The multi-layer circuit assembly 14 is illustrated with three ceramic substrates 16, 18 and 36. The ceramic substrates as well as the ceramic cover 24 may each be formed from an unfired ceramic sheet (green sheet) which may be constituted of materials including alumina silicate, silicon carbide, zirconia, zircon, berylia, alumina having a purity of about 90 to about 99% and mixtures thereof. Preferably, the ceramic material is a commercial 96% alumina which typically includes about 94.5% Al2 O3 and the remainder including silica, manganese, calcium, and magnesium. It is also within the terms of the present invention to use combinations of the ceramic materials mentioned above or other ceramic materials as desired.
The conductive circuit pattern 20 which is disposed within the multi-layer circuit assembly 14 includes second and third layers of foil 38 and 40 preferably selected from a copper or copper alloy having an electrical conductivity of more than about 60% IACS. This high conductivity copper alloy preferably has alloy additions which make up less than about 10% of the alloy and the remainder being copper. Examples of copper alloys which are thought to be suitable for practicing this invention include CDA 15100, CDA 12200, CDA 10200, and CDA 19400. The selected copper alloy cladding material is preferably a foil, such as one ounce foil, which has been deoxidized. Using a deoxidized copper alloy foil is particularly important to prevent blistering within the foil or at the interface with the bonding glass 22 as will be further described herein.
It is also within the terms of the present invention to select the second and third foils 38 and 40 from an oxygen free copper which is typically an electrolytic copper substantially free form cuprous oxide and produced without the use of residual metallic or metalloidal deoxidizers. Generally, the composition of oxygen free copper is at least 99.95% copper with silver being considered as copper. Examples of oxygen free copper include CDA 10100, CDA 10200, CDA 10400, CDA 10500 and CDA 10700.
The bonding means 22 for bonding the ceramic substrate together with the conductive circuit pattern means therebetween is preferably a bonding glass which forms a flowable mass at a temperature below about 1000° C. The glass is further selected to adhere to both the ceramic substrates and the metallic foil. The glass may be selected from the group consisting of silicate, borosilicate, phosphate and zinc borosilicate glasses. Preferably, the glass selected is a borosilicate glass of a general composition MO-B2 O3 -SiO2, where MO=BaO, CaO, ZrO2, Al2 O3, MgO, K2 O, Na2 O, ZnO, SrO, and mixtures thereof. The expansion of the glass can be altered by adjusting the constituents or through the addition of appropriate fillers such as cordierite, beta eucryptite or zirconium silicate. Preferably, the glass will be adjusted to have a coefficient of thermal expansion (CTE) in the range of about 50×10-7 to about 100×10-7 in/in/°C. More particularly, the CTE of the glass will be slightly less than the substrate in order that the bonded glass is in compression. For example, with a substrate of alumina, the glass would preferably have a CTE of about 66×10-7 to about 70×10-7 in/in/°C. The glass is selected to form a flowable mass within the temperature range from about 500° to about 1000° C. and most preferably from about 600° to about 950° C.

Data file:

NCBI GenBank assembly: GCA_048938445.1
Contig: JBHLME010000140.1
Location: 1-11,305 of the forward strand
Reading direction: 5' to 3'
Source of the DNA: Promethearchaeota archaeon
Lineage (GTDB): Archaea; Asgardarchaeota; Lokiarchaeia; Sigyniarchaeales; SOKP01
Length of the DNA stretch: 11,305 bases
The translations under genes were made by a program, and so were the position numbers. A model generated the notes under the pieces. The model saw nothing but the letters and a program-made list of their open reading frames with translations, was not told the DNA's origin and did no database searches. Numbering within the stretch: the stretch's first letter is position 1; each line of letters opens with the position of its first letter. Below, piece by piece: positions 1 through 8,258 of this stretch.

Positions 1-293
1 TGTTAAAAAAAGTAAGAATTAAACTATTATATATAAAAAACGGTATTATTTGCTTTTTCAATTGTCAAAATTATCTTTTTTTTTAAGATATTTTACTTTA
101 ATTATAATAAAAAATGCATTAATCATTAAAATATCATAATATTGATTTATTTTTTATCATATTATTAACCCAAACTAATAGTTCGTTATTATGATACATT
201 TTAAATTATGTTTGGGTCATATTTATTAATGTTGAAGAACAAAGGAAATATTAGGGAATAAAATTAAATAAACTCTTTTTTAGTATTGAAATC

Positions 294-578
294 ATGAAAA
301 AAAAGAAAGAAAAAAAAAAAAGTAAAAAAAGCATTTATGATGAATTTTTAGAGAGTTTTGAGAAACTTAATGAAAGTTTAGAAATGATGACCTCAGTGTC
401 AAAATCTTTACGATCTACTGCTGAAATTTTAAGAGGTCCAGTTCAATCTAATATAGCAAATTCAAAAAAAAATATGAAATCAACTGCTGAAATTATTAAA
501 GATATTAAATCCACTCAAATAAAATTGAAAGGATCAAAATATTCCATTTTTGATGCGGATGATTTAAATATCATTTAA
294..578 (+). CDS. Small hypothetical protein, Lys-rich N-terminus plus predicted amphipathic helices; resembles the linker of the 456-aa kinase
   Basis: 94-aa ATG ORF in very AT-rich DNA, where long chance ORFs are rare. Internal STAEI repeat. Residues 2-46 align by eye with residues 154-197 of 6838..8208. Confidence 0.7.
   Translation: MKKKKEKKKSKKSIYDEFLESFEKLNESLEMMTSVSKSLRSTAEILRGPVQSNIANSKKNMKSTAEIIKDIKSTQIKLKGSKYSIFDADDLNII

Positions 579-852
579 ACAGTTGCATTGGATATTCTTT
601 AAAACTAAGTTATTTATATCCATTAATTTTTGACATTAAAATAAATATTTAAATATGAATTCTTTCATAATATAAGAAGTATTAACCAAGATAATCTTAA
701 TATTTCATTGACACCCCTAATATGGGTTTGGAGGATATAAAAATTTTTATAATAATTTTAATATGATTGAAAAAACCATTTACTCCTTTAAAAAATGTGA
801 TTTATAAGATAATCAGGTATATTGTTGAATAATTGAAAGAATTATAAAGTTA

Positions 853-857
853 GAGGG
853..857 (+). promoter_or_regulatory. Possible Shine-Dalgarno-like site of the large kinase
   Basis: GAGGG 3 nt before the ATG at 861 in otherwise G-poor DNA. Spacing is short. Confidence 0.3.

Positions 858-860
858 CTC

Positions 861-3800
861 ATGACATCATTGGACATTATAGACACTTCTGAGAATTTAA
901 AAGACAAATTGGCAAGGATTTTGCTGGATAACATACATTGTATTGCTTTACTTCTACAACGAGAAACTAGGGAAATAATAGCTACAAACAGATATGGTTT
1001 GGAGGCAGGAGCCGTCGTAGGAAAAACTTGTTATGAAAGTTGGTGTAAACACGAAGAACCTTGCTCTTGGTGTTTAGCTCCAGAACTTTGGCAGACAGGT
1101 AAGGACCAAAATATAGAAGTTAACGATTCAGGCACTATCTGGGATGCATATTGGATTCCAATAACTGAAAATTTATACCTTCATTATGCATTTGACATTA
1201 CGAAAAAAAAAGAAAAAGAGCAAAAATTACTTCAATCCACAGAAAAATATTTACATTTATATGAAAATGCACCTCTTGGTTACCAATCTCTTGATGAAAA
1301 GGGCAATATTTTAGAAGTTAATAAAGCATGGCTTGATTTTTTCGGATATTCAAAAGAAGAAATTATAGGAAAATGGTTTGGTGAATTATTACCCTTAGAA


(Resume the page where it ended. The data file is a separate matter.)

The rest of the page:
The manufacture of the multi-layer circuit assembly 14 is preferably done in stages where the layers of foil are first bonded to the substrates with glass. For example, a coating of glass is sintered onto a substrate and then a layer of foil is pressed against the glass coating in a reducing or inert atmosphere at a temperature of about 500° to about 1000° C. Another technique of bonding the foil to the substrate is to place a thin, essentially pore-free glass preform between the foil and the substrate. Then, heat and pressure are applied until the glass bonds the foil to the substrate. Each of these techniques is more fully described in U.S. Pat. No. 4,712,161 to Pryor et al.